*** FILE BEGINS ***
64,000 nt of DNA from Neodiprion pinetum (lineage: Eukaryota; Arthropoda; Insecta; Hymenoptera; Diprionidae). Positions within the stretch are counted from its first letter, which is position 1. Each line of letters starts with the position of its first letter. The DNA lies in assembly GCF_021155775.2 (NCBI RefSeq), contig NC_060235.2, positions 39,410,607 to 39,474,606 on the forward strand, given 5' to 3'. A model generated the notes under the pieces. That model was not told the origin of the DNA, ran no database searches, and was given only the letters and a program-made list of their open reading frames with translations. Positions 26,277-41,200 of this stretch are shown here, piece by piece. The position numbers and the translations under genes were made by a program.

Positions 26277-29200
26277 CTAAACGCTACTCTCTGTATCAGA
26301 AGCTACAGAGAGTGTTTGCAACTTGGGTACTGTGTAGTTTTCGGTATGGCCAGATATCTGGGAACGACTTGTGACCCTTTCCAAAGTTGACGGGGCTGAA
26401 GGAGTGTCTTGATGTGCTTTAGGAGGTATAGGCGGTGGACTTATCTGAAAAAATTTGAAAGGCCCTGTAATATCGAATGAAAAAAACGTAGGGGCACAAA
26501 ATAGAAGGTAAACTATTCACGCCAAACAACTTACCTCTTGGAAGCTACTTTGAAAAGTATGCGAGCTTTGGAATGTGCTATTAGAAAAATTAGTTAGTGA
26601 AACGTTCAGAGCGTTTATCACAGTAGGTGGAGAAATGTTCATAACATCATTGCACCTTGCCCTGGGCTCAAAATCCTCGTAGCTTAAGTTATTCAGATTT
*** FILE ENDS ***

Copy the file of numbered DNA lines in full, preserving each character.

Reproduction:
64,000 nt of DNA from Neodiprion pinetum (lineage: Eukaryota; Arthropoda; Insecta; Hymenoptera; Diprionidae). Positions within the stretch are counted from its first letter, which is position 1. Each line of letters starts with the position of its first letter. The DNA lies in assembly GCF_021155775.2 (NCBI RefSeq), contig NC_060235.2, positions 39,410,607 to 39,474,606 on the forward strand, given 5' to 3'. A model generated the notes under the pieces. That model was not told the origin of the DNA, ran no database searches, and was given only the letters and a program-made list of their open reading frames with translations. Positions 26,277-41,200 of this stretch are shown here, piece by piece. The position numbers and the translations under genes were made by a program.

Positions 26277-29200
26277 CTAAACGCTACTCTCTGTATCAGA
26301 AGCTACAGAGAGTGTTTGCAACTTGGGTACTGTGTAGTTTTCGGTATGGCCAGATATCTGGGAACGACTTGTGACCCTTTCCAAAGTTGACGGGGCTGAA
26401 GGAGTGTCTTGATGTGCTTTAGGAGGTATAGGCGGTGGACTTATCTGAAAAAATTTGAAAGGCCCTGTAATATCGAATGAAAAAAACGTAGGGGCACAAA
26501 ATAGAAGGTAAACTATTCACGCCAAACAACTTACCTCTTGGAAGCTACTTTGAAAAGTATGCGAGCTTTGGAATGTGCTATTAGAAAAATTAGTTAGTGA
26601 AACGTTCAGAGCGTTTATCACAGTAGGTGGAGAAATGTTCATAACATCATTGCACCTTGCCCTGGGCTCAAAATCCTCGTAGCTTAAGTTATTCAGATTT